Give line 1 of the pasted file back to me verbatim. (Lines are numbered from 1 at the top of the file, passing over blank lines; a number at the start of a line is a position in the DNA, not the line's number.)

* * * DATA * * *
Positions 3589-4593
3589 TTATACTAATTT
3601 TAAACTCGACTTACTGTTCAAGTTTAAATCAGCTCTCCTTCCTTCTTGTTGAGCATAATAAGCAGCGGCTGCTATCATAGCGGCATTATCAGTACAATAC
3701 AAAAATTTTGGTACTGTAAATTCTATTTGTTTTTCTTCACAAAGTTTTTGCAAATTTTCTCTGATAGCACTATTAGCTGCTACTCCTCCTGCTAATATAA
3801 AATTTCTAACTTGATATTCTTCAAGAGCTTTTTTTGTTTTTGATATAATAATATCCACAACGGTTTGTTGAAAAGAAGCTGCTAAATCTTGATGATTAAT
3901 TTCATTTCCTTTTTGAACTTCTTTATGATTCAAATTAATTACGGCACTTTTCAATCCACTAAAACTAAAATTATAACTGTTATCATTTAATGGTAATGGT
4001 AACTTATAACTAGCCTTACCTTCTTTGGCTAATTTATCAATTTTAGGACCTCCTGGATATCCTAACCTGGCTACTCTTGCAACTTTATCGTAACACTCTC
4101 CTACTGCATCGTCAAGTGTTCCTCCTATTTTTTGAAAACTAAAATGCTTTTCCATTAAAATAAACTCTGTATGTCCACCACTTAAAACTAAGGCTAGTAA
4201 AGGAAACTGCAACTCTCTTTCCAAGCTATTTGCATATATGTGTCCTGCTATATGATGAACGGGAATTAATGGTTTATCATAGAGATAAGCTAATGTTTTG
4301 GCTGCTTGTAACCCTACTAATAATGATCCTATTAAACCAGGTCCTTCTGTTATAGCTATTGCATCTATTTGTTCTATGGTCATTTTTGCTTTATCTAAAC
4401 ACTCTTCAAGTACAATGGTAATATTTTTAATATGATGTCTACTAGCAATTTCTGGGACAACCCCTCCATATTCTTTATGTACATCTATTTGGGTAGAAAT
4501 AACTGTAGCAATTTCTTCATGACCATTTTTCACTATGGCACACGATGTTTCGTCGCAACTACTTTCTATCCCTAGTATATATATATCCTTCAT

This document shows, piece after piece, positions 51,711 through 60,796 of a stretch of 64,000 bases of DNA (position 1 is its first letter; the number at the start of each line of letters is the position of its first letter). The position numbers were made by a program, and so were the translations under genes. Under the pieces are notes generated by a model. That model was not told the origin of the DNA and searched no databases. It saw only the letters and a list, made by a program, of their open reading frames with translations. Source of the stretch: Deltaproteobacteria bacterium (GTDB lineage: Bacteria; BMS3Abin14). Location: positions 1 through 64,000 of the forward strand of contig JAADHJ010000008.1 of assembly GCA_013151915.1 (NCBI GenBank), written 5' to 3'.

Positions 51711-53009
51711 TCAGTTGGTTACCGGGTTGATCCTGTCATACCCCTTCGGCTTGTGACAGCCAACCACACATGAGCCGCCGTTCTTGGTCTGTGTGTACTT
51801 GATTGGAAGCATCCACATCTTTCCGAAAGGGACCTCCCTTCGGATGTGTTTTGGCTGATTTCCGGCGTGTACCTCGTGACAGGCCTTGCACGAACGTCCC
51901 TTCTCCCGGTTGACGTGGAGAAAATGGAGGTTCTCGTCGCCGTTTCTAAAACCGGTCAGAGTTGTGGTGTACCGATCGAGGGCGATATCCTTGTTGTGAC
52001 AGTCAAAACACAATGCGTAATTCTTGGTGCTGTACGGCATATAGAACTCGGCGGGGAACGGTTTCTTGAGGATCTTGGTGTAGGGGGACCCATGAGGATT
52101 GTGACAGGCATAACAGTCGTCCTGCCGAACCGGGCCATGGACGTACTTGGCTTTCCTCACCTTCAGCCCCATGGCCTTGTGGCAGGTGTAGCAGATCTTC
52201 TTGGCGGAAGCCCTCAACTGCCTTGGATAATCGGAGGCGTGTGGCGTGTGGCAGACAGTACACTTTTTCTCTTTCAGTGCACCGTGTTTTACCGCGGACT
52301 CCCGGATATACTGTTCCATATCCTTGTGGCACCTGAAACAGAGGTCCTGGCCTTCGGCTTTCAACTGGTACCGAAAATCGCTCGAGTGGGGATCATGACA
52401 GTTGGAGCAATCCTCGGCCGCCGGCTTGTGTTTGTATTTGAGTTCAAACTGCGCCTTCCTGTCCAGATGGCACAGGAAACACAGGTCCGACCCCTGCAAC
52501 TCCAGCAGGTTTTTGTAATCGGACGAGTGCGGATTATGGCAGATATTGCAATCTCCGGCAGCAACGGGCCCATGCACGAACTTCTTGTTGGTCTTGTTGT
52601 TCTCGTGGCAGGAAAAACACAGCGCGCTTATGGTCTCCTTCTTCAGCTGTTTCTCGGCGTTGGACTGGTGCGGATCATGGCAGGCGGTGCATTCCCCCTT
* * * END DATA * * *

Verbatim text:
Positions 3589-4593